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What’s up with new signs on MAX near bike hooks?

Posted by on March 31st, 2011 at 9:31 am

Bikes on TriMet MAX-4.jpg
The old sign only mentioned bikes…
(Photo © J. Maus)
Now it adds strollers and luggage.
(Photo: Mitch L.)


Reader Mitch L. recently sent in a photo of a new sign TriMet has installed near the bike hooks on MAX trains (above, right).

The old signs read, “Hang bike here – Allow cyclists to access hook.” The new signs have dropped all the text and now have three symbols: a bike, a stroller, and a suitcase.

Mitch says he takes the Blue Line to Beaverton with his bike and wonders if the new signs mean he must now share the space with others. “The concern is that during rush hour/peak travel times, there is already no space for all the bikes that need a ride,” he wrote.

trimet and bikes
It can get crowded on MAX.

To find out more, I asked TriMet’s bike issue go-to guy Colin Maher.

Maher reassured us that TriMet’s bikes on MAX policies have not changed. The new signs, he says, are being installed in response to feedback from riders. “That bike-specific signage made MAX welcoming for bikes, but the wording of the sign coupled with the lack of signage for strollers and luggage made trains less welcoming for others.”

TriMet took the issue to their stakeholders (including the BTA, their own Committee on Accessible Transportation, and others) and decided that a change in signage was appropriate, “since passengers are allowed to use the area under the bike hooks for their luggage or stroller, as well as standing or hanging their bike.”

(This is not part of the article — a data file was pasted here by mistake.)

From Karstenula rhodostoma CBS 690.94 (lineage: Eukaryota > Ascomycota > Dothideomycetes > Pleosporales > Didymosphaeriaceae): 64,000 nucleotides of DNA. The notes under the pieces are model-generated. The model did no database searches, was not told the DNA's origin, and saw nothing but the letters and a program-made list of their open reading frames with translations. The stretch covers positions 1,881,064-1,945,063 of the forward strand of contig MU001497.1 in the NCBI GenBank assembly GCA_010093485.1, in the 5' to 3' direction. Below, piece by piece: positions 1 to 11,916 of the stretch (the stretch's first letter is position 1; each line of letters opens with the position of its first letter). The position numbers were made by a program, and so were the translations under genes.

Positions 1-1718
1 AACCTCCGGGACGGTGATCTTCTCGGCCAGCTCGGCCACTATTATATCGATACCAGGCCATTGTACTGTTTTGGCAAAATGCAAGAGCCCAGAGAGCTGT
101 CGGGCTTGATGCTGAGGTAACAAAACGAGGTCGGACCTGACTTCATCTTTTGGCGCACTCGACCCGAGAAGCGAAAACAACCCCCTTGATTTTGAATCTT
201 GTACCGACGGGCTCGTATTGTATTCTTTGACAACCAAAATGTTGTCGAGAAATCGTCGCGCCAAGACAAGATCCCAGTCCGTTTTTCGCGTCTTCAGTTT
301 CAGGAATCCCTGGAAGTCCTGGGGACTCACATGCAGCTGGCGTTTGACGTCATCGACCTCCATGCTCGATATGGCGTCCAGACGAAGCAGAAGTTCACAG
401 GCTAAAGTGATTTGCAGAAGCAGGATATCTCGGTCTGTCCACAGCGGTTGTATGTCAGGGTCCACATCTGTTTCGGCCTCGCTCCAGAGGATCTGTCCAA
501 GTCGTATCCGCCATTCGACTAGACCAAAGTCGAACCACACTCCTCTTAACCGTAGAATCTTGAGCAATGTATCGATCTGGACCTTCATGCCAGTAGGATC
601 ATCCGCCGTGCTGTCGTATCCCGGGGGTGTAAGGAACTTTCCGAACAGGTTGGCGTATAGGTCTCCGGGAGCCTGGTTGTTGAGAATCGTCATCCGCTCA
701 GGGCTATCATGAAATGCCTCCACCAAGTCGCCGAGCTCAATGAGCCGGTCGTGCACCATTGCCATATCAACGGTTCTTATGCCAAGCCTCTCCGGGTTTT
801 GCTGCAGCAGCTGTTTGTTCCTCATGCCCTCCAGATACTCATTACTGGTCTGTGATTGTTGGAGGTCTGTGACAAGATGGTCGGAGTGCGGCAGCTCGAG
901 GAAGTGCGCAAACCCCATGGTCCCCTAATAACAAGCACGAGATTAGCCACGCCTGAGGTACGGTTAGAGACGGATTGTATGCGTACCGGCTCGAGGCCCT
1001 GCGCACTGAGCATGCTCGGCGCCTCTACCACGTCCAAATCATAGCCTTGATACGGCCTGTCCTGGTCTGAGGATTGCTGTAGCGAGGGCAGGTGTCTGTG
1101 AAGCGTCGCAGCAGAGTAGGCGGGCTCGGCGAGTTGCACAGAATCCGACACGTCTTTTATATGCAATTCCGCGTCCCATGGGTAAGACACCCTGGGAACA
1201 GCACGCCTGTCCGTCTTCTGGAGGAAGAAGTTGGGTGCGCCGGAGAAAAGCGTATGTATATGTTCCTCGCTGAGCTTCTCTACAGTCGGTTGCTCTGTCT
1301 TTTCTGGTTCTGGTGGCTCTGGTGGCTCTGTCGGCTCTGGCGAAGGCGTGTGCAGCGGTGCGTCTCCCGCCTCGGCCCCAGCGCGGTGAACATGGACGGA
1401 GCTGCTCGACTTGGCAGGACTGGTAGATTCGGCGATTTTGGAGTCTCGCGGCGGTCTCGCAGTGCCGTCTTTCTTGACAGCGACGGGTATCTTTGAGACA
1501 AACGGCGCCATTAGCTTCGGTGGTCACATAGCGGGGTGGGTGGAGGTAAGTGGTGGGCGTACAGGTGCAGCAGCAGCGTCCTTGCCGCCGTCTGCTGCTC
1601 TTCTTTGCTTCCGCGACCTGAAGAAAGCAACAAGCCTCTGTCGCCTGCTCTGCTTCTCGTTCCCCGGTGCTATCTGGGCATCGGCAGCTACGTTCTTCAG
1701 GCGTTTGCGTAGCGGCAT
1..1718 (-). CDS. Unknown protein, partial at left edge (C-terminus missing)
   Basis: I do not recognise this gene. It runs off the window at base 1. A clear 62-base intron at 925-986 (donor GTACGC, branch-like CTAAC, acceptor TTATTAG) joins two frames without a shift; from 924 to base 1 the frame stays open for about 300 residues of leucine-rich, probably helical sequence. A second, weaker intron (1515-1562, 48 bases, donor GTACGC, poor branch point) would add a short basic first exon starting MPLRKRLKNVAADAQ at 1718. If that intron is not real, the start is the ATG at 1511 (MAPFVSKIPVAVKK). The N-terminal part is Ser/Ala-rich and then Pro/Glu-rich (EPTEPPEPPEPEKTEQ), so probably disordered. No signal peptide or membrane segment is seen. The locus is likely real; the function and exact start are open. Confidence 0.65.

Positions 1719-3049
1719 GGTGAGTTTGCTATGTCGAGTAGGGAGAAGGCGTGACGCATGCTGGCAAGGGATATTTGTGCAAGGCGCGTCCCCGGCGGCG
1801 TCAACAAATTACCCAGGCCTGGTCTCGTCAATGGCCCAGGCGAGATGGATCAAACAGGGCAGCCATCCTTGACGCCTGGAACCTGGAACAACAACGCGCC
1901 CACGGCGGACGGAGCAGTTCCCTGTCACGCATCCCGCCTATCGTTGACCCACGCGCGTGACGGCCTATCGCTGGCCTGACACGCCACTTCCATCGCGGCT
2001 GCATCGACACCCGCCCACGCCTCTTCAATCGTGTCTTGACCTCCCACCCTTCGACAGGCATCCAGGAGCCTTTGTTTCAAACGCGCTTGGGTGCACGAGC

Maher also notes that while passengers are allowed to put bikes (and luggage and strollers) in the priority seating area, that area is reserved for seniors and riders with disabilities.

While Maher maintains that this new sign doesn’t signal a policy change, the practical impact is obvious. TriMet has gone from telling passengers to expect (and make room for) bikes in a specific area, to de-prioritizing them. This subtle shift is part of a larger trend at TriMet to encourage people to ‘park and ride’ and to not bring bicycles on board.

As we reported in 2008, TriMet realizes there’s simply “not enough room” on trains and buses for bikes and they are struggling to meet the demand.

Learn more about TriMet’s bikes on MAX policies here.

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Comments
  • matt picio March 31, 2011 at 9:43 am

    Since I’m reading this on MAX, I had to turn around and look – sure enough, my car has the new signs.

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    • Gregg Woodlawn March 31, 2011 at 4:01 pm

      During my 6 year stint in Oakland/ Berkeley, I used to ride with 10-30 kids several days a week.
      We would all fit our bikes in the BART. We would share trains with people with bike trailers, other folks had tall bikes, x-tra cycles, etc…
      We could definitely fit more bicycles on MAX with if they were more flexible/ accomodating. I’ve been on several trains here where cyclists were kicked off because of “Lack of space” where I thought there was PLENTY of space for all.

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  • stan March 31, 2011 at 9:46 am

    Share the train.

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    • matt picio March 31, 2011 at 9:55 am

      Most of us do – I commute on MAX daily, and I’ve yet to witness a “hook rage” incident. Commuters are sharing folk in general.

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      • dmc April 3, 2011 at 4:15 pm

        “hook rage” LOL

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  • Ethan March 31, 2011 at 9:48 am

    Did the BTA discuss this “consultation” with its membership?

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    • matt picio March 31, 2011 at 9:53 am